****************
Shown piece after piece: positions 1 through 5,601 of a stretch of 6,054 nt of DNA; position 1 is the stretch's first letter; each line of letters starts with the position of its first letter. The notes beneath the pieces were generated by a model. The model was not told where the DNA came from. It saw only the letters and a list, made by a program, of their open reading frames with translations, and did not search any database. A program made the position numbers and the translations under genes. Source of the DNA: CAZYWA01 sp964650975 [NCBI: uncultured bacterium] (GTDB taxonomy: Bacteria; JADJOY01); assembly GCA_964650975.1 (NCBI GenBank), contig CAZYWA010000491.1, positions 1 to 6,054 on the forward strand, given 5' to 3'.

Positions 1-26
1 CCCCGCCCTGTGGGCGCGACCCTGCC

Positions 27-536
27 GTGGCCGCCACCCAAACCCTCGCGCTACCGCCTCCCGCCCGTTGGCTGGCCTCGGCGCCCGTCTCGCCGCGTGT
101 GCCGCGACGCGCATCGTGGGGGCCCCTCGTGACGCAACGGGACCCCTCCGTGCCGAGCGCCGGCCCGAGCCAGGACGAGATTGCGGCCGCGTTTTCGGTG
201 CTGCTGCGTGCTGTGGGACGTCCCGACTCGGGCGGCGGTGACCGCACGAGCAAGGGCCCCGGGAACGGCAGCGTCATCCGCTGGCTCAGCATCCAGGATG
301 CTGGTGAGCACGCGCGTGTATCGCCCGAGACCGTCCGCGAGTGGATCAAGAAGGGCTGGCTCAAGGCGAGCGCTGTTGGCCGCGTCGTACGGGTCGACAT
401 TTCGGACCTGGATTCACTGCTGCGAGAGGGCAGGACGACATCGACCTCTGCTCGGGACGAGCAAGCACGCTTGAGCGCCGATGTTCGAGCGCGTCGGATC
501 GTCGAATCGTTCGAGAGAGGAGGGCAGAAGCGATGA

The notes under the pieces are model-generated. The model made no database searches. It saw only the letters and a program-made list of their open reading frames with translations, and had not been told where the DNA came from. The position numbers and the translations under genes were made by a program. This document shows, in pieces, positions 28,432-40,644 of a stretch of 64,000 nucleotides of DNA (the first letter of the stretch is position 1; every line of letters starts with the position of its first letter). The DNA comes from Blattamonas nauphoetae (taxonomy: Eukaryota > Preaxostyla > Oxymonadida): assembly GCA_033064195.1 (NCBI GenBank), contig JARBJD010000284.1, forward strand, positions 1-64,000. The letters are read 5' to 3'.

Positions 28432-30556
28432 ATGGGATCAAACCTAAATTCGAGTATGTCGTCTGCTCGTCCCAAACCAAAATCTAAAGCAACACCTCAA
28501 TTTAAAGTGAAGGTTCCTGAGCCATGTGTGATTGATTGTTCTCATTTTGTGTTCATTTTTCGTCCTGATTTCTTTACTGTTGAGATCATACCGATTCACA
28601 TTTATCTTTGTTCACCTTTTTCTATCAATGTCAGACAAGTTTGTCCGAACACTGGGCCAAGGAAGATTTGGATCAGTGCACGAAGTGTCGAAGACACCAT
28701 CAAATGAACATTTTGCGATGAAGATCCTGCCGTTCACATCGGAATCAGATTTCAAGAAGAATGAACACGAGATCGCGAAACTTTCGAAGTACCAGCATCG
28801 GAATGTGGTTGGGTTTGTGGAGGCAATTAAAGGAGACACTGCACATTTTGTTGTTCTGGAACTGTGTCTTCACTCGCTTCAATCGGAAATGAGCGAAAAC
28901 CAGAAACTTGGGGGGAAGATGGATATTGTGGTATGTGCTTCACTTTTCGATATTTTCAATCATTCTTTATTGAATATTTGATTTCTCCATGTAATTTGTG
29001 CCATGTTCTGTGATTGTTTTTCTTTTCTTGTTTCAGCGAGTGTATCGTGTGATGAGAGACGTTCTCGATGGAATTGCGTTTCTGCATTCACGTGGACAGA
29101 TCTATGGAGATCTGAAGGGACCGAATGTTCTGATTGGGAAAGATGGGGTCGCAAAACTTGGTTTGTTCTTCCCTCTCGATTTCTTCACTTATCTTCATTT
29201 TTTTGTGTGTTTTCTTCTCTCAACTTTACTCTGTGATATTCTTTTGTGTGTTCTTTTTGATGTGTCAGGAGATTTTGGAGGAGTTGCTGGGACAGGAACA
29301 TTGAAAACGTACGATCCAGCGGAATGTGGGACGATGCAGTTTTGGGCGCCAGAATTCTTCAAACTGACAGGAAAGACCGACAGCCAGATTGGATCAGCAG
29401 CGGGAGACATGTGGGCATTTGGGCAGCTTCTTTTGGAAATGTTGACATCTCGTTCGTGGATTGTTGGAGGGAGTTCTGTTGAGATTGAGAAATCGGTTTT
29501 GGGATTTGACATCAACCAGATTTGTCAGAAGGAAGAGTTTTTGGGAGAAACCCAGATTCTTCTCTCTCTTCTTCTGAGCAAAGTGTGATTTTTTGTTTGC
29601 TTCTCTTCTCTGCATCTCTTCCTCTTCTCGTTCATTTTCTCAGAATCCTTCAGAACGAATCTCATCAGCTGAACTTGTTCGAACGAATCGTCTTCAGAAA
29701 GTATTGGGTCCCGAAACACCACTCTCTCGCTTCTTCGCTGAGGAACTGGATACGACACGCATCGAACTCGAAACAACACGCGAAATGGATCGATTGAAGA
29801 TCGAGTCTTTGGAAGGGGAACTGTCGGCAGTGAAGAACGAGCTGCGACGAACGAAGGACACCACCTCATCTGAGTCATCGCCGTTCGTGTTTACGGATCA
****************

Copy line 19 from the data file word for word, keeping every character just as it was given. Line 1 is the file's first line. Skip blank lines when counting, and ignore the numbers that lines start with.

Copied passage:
29001 CCATGTTCTGTGATTGTTTTTCTTTTCTTGTTTCAGCGAGTGTATCGTGTGATGAGAGACGTTCTCGATGGAATTGCGTTTCTGCATTCACGTGGACAGA